Excerpt from Introduction and Equality chapters:
"Back when we were expecting our first child, the idea of becoming parents was both wonderful and frightening. On one hand, we were elated, amazed, and deeply grateful as we anticipated taking the plunge. But on the other, we each silently wondered, What have I done to my life?
All around us, coworkers, friends, family members, and media pundits talking and writing about early parenthood were trumpeting the misery of this life-changing state. It seemed like every parent in the world was ready to testify that after a baby arrives, your own personal happy, fun, enjoyable, sane, and rested life was over. You'll be lucky to take a shower or do a load of laundry. Your greatest wish will be to sleep - and it won't be granted for eighteen years. You'll always want to be at home when you're at work and at work when you're home. And forget about ever going to the bathroom in peace again. Yes, most of these predictions spoke primarily to new mothers. But new fathers, too, seemed to be burdened with the responsibility to provide materially for their growing families, and missing out on much of the joy of parenthood. Experts further warned that a baby was a menace to your very relationship - destroying your sex life and your mutual happiness. This doomsday scenario made such an impression on us that we become determined to find a way to beat it. We vowed to sidestep what the world expected of new parents - bleary-eyed , short-tempered, lonely, and isolated.
The strategy that came to us in small moments of clarity over the ensuing months was to share everything - the good and the bad - together. We would be peers in this great adventure, not just in the overall sense but in each significant area of parenthood - in caring for our baby, in handling the housework, and in bringing in the paychecks. We would also make sure we each had enough time for our own personal brands of fun, and time to be together. Our goal was to preserve ourselves while we made room for a baby - carving out enough from our former lives but not so much that either of us lost what matters most. We would share the burdens so nothing would consistently overwhelm either of us, and share the joys so that neither missed out on the experience of a deep connection with our child.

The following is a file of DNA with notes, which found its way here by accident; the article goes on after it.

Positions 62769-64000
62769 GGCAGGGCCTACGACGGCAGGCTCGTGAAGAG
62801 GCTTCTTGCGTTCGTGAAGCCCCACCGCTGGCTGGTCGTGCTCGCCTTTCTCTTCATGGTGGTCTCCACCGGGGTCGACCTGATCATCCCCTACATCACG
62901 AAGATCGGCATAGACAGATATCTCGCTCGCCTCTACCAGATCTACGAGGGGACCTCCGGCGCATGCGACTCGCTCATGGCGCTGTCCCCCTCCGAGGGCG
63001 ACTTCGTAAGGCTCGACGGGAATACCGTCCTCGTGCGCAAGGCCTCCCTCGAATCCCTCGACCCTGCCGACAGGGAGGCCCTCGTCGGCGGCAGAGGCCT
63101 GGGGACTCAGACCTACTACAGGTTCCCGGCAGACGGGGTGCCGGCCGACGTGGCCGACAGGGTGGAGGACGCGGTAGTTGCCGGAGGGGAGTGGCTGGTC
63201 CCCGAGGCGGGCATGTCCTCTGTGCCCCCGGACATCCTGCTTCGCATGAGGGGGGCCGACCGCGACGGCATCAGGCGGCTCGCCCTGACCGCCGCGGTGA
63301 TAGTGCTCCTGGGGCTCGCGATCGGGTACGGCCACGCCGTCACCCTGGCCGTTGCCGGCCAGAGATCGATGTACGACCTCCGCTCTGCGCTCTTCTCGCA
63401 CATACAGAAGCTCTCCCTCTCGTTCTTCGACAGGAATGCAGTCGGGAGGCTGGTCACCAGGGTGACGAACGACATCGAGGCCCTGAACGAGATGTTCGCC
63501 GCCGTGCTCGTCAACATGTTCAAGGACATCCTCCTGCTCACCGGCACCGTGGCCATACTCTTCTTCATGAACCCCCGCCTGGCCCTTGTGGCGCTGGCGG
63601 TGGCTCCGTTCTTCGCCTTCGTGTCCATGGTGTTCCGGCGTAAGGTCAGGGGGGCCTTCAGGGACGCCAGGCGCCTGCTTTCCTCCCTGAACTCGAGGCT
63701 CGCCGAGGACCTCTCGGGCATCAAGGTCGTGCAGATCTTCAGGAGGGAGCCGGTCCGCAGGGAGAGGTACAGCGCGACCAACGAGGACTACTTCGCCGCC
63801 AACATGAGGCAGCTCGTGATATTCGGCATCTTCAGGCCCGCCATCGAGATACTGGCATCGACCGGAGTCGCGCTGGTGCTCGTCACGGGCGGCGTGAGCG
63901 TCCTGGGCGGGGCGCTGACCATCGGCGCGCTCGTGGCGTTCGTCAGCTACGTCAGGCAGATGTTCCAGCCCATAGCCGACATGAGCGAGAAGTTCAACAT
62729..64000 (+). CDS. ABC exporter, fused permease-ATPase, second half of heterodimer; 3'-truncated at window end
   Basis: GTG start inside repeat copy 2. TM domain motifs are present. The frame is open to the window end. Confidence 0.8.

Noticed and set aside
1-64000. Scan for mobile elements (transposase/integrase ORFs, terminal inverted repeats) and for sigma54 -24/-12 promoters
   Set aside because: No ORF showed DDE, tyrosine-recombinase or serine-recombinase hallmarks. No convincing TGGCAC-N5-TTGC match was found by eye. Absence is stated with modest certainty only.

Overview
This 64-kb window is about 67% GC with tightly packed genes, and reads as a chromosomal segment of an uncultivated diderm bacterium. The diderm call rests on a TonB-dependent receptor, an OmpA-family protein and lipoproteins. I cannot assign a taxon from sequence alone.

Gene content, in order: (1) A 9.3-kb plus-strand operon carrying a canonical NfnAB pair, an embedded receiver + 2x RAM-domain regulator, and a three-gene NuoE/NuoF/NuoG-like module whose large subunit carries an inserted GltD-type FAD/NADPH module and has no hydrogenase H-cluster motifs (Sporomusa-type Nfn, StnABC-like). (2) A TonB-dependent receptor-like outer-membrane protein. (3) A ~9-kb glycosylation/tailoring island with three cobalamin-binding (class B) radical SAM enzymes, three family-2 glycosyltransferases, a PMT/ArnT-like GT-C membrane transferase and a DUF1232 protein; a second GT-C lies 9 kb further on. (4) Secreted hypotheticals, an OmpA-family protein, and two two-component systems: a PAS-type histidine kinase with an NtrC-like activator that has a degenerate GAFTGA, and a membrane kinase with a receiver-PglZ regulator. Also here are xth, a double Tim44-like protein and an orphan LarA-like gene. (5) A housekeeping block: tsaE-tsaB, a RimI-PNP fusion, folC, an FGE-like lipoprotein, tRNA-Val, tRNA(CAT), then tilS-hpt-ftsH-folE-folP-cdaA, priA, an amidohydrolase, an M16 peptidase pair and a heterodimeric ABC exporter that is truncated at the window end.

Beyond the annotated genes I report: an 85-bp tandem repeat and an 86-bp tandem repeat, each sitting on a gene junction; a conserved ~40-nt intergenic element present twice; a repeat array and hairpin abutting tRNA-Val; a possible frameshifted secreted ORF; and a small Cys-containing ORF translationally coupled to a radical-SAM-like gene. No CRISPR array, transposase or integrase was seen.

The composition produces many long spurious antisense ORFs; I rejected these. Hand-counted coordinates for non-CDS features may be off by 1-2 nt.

As a generation, we often pat ourselves on the back for demonstrating far more equality than our own parents. Women are in the workforce in record numbers. Men are doing more childcare and housework than ever before. "Hooray!" say statisticians and business leaders and sociologists. Well, how about a "that's nice" instead? We are calling on all of us to reach for something even more exciting - the kind of equality that matters to individual couples and that digs down into their own relationship to make them both happy. We're suggesting that we compare each man's work, responsibility, and power only to those of his partner, not to those of his forebears. And that we compare each woman's contributions to the family only to her husband's.
Equality in its full sense gives us authenticity - to live every day knowing we are doing our fair share of the work, we are responsible for the results, and we have the power to make it all happen. It can also lead us to extraordinary intimacy with our partners - as full equals in each domain. We want the best for each other, far beyond the tedious he said/she said of equal task division, and we get the best in return."
In this book you will learn that there is only one requirement to make equally shared parenting work (hint: it isn't more money, similar housework standards, identical ideas about how to raise children, specific insurance or parental leave benefits at work, a maid, or a grandmother living next door). You will also learn how to take concrete steps to:
Click below to learn more about Equally Shared Parenting: Rewriting the Rules for a New Generation of Parents:
· What is Equally Shared Parenting?
· How It Works
· ESP: The Book · Equality Blog · In the
· Toolbox · Real Life Stories · Resources
Marc and Amy
All Contents ©2006-11 Marc and Amy Vachon